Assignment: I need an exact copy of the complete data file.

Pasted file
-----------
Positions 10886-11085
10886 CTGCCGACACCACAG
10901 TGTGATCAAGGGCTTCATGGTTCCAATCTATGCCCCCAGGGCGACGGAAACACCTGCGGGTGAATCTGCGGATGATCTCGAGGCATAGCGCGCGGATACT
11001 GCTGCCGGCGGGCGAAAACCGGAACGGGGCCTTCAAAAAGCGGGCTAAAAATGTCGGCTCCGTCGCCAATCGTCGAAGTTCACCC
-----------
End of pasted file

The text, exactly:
Positions 10886-11085
10886 CTGCCGACACCACAG
10901 TGTGATCAAGGGCTTCATGGTTCCAATCTATGCCCCCAGGGCGACGGAAACACCTGCGGGTGAATCTGCGGATGATCTCGAGGCATAGCGCGCGGATACT
11001 GCTGCCGGCGGGCGAAAACCGGAACGGGGCCTTCAAAAAGCGGGCTAAAAATGTCGGCTCCGTCGCCAATCGTCGAAGTTCACCC